The blow was sufficient to put him ass over elbows, but, fortunately not enough to break any bones. A rather ugly murmur began to build in the shop so I stiffly gathered my belongings and announced to the poor perplexed clerk, “If this is the kind of people ya'll cater to, Ah'll take mah business elsewhere!” and quickly made good my escape.
It was nostalgia that brought me to the pillared top of the 191 Peachtree building to finish my cooling coffee and research. Well, nostalgia from the fact that I had actually helped build this building before I was born; that and the fact that their wireless network was not secure. It’s not my fault they probably didn’t think anyone would be up here to pirate their network. On the off chance I was seen I had changed into my costume and sat on the ledge drinking my now cold coffee and thinking about what I had discovered.
As much as it galled me to admit, Geoffrey was right, John and Jane Q. Public were terrified of us and the thought that we weren’t being properly ‘controlled’ whatever that meant. Oh sure, there were groupies that either wanted their fifteen minutes of fame, the glamour or what have you, and there were, I kid you not, super hero stalkers who followed some of the bigger heroes around from battle to battle, collecting souvenirs. There were a goodly number of people like me who were awed and admiring of, as one website put it, ‘The New Gods amongst us” but I was depressed to learn that the median age of that group was twenty four.
More to the point, that demographic all but disappeared by thirty; about the time most folks were getting hitched and getting serious about jobs and family. I looked out over my city while battling my feelings of sadness and loneliness. I suppose it was terribly naïve of me to think that in a world that had forgotten how to trust long before I entered it that beings like myself could be trusted to do the right thing.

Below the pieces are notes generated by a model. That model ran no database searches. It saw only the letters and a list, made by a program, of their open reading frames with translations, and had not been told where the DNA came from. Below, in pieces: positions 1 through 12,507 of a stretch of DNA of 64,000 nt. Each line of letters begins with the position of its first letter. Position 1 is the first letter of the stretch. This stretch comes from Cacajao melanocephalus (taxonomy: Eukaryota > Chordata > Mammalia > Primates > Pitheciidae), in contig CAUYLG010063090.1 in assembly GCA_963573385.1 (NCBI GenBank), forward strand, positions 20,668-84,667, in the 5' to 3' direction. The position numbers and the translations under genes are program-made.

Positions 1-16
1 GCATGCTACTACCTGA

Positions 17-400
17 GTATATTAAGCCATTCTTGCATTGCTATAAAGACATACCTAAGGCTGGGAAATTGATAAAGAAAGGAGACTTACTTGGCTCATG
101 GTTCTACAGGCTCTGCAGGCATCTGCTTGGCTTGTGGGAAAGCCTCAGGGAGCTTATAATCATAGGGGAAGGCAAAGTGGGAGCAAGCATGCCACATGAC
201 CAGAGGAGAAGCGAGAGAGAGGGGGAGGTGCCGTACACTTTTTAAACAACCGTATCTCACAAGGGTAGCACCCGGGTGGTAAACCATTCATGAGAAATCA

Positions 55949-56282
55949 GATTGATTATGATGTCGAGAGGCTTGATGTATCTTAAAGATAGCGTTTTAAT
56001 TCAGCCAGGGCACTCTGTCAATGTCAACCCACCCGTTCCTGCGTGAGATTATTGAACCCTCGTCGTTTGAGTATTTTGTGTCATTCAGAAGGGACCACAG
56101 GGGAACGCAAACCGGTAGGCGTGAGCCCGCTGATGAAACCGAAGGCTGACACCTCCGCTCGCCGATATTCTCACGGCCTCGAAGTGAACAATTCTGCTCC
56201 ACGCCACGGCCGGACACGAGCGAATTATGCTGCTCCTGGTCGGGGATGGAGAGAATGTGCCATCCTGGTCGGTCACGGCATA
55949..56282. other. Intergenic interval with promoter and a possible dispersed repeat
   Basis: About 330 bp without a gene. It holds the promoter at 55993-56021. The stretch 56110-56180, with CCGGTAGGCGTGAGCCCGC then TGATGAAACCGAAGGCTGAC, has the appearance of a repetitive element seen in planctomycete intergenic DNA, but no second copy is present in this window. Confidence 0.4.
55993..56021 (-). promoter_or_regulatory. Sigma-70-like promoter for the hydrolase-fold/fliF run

I watched for a moment and, on a whim took out my communicator and tuned it to the APD frequency. In the span of five minutes there was a murder, two reports of shots fired on different sides of the city, a burglary alarm, three domestic disputes in progress, one of them violent and a woman reporting she’d been raped. I turned it off and with great force of will returned it to it’s keeper on my belt. “You’re no better!” I shouted at the city below me, feeling only slightly better for doing so.
“They’re like ants, aren’t they?”
I spun, surprised by the soft voice behind me to find Mortagain walking forward to the edge and looking down. “Mindless little ants who’ve had their hill stirred with a stick.”
“You have a lot of guts showing your face to me,” I hissed at her, my outrage of earlier in the day boiling back to the front of my mind from what I’d learned from Destiny.
She stared at me for a moment, my necklace becoming warm against my skin. “So, you know,” she replied casually. “I can’t say I’m surprised, as stubborn as you’ve become since the change I had a feeling you’d figure it out sooner or later.” The leather and lace costume melted away as she took the form of the girl I thought I had loved once upon a lifetime ago. Cindy shrugged as she looked up at me with the half smile she nearly perpetually wore. “In a way I’m kind of glad you know. I’ve always hated keeping secrets from you.”